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What will Property Values do in 2019?

2018 was another interesting year in the New Zealand property market. With stable and relatively high volumes Hawke’s Bay values generally showing consistent growth similar to the rest of the country except for Auckland and Christchurch. Without doubt in 2018 our local property market was being impacted by the more macro of government policy and this will continue in 2019. So how will these outside influences impact our values in 2019?

The first milestone for 2019 will be the relaxation of the Loan to Value Ratio (LVR) restrictions on 1 January 2019. It will be interesting to see the effects these changes may have on market activity. Whilst the LVR is relaxed banks should continue to stick to prudent lending criteria. Therefore, we should see an increase in buyers who can now enter the market as they may now meet the new LVR requirements.

The foreign buyer ban has already been in place for a few months (from 22nd October 2018) and it is still reasonably early to see what impact this has had on our local market and any impact on values. Foreign buyers can still buy into New Zealand if they are buying ‘off plans’ and holding apartments in bigger developments (20 apartments or more). This is more likely to affect activity in the higher residential/lifestyle value bracket as well as rural properties.

The Tax Working Group (TWG) will be submitting its final report to the government in February 2019 with a recommendation of whether to impose a capital gains tax, and in what form (if the recommendation is indeed for a tax, which seems likely). However, it’s important to note that the government would then have to accept that recommendation and win the next election in 2020 before any tax would come into law. The official cash rate is signalled to remain at 1.75% in 2019 (and probably most of 2020) and that should help interest rates to stay reasonably low and stable. However, in spite of efforts to keep interest rates stable the balance of risks around mortgage rates is to the upside. Also, the flow on effects from higher offshore rates as well as the signalling by the Reserve Bank that capital adequacy requirements will be raised over the next five years could also see mortgage rates rise. Any increases in 2019 will probably be small. How all of these factors above interact with each other, and other macro factors such as GDP growth and the labour market, will go a long way to determining the path for sales volumes in 2019 both nationally and locally.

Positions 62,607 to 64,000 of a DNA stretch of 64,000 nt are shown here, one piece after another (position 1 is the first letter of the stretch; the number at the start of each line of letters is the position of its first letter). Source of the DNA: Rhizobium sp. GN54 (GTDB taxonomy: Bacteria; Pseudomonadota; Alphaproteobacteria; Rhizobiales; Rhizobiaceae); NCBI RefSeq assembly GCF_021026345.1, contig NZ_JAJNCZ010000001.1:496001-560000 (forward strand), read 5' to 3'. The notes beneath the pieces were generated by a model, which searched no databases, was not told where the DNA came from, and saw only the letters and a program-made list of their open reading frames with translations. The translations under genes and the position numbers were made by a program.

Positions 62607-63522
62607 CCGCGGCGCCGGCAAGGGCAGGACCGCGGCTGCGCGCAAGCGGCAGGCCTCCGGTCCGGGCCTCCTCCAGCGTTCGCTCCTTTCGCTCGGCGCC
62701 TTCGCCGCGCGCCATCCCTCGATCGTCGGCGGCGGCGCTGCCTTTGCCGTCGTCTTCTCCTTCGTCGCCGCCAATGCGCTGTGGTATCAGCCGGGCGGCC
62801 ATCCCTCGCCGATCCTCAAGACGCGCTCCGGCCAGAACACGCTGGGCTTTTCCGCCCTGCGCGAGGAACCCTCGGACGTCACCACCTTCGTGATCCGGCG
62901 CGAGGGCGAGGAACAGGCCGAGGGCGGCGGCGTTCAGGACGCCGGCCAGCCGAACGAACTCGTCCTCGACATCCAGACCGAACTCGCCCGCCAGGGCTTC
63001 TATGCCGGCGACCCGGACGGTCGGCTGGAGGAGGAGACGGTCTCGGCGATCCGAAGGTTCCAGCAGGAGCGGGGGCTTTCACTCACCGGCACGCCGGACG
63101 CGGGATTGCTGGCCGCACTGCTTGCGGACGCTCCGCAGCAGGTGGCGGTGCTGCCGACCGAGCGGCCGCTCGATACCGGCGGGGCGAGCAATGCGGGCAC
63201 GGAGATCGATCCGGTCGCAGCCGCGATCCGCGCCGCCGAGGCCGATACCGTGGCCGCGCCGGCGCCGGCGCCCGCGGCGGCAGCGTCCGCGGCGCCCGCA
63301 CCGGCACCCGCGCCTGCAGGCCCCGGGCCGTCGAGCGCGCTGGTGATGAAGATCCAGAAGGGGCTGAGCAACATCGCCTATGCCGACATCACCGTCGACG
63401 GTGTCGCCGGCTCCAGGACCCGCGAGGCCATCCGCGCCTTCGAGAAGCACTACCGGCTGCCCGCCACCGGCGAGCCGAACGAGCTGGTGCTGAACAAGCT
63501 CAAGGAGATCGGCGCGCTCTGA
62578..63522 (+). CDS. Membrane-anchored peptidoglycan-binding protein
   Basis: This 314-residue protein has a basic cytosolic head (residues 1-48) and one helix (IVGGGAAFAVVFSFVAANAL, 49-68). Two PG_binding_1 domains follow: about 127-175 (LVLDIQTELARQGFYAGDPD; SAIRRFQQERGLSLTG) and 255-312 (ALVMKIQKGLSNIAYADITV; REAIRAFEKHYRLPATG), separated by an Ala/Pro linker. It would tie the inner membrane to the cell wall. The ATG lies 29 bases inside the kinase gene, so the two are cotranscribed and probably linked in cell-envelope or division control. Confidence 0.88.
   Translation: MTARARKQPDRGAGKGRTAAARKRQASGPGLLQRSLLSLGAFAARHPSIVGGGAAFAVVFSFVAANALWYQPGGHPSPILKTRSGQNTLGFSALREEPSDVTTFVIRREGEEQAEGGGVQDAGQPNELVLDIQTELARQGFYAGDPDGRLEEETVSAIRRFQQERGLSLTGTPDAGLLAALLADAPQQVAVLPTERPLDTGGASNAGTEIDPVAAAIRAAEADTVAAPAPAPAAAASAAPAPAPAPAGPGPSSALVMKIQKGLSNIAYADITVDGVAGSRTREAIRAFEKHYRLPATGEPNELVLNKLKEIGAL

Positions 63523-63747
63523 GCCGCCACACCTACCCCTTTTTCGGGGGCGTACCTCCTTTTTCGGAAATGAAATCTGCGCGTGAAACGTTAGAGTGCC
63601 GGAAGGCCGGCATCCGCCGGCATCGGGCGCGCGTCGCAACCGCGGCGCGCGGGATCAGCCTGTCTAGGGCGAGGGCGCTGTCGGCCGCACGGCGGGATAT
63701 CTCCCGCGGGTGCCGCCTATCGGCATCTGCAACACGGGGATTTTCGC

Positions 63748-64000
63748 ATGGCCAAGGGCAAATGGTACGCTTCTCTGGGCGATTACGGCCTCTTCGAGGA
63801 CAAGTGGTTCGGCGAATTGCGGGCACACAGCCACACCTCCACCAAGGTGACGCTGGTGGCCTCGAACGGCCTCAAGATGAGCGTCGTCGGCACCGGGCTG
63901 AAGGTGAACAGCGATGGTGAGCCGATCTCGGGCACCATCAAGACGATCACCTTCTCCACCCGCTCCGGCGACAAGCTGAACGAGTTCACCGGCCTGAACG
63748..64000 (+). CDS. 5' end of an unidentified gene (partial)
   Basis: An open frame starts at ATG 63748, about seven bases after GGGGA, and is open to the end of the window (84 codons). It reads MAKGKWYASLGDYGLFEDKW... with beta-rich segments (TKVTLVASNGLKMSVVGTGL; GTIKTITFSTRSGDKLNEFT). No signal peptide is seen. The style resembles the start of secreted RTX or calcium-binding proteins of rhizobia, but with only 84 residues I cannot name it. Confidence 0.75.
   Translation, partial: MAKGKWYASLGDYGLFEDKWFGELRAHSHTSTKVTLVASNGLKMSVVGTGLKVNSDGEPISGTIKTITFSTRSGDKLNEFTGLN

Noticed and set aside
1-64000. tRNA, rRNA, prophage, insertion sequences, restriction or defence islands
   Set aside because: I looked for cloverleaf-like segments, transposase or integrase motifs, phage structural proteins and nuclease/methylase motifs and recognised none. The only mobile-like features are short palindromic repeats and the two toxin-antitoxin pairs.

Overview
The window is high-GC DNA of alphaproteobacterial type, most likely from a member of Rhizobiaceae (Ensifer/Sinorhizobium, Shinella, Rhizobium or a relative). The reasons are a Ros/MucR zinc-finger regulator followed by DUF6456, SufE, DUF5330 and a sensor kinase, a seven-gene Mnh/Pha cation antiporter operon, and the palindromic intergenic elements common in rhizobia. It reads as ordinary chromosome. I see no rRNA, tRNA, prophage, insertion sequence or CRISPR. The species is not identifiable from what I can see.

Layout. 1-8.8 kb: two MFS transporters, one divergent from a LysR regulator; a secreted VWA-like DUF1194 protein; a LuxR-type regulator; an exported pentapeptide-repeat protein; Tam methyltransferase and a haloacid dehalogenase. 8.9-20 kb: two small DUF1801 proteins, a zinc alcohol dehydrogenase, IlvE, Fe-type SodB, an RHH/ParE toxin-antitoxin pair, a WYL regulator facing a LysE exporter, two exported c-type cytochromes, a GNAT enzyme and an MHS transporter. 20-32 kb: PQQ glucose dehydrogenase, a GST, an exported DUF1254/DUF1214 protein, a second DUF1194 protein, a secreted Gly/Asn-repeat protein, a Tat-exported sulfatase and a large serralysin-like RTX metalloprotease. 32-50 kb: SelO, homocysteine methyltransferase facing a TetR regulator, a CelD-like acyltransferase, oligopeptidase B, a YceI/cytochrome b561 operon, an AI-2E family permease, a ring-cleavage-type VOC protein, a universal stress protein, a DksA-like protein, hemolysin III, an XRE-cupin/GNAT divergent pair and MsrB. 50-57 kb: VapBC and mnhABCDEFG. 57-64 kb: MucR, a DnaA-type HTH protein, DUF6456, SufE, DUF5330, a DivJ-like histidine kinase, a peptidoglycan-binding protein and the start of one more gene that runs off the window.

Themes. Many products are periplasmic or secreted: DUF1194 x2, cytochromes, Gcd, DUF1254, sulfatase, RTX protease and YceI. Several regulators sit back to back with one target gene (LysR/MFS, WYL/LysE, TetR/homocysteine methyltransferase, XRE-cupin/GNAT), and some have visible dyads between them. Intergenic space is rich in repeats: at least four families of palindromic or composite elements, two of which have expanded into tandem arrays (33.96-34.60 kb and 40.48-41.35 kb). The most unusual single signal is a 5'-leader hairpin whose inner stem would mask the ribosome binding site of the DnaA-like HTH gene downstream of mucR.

New Zealand is currently in the midst of one of the three biggest booms for building consents in the past 50-odd years, driven by Auckland and a gradual shift away from standalone houses and towards smaller dwellings (townhouses, apartments, flats). Hawke’s Bay has also been part of this boom. In short, consents and actual construction volumes need to stay high – or perhaps even rise further to make a real dent in the current shortfall of housing.

That could be problematic in 2019 for an industry already running at capacity. Now for the big question that every property owner or buyer wants to know: Will prices move up, down or stabilise? The region performed well last year and is expected to continue in 2019 with the current imbalance between supply and demand, low interest rates and strong employment. There is certainly a positive vibe in Hawke’s Bay’s property market at present.

One of the issues we face as an industry is the myriad of opinion of a home’s value as indicated on various property websites. These are generally called the “estimated selling range” and are formulated based on various algorithms that use historical sales data.

In many cases these ranges are incorrect, as are the latest council valuations. These two pieces of information together are indicating a likely selling range in excess of today’s value. This can be frustrating for vendors wanting to sell. This article has highlighted that there is much going on in the property sector. Our local market is more stabilised, but there’s still the unknown risk of overseas influence and national influences.

Either way, it’ll be another busy year, with plenty to watch. Of course, if you’re thinking of buying or selling, do your research.

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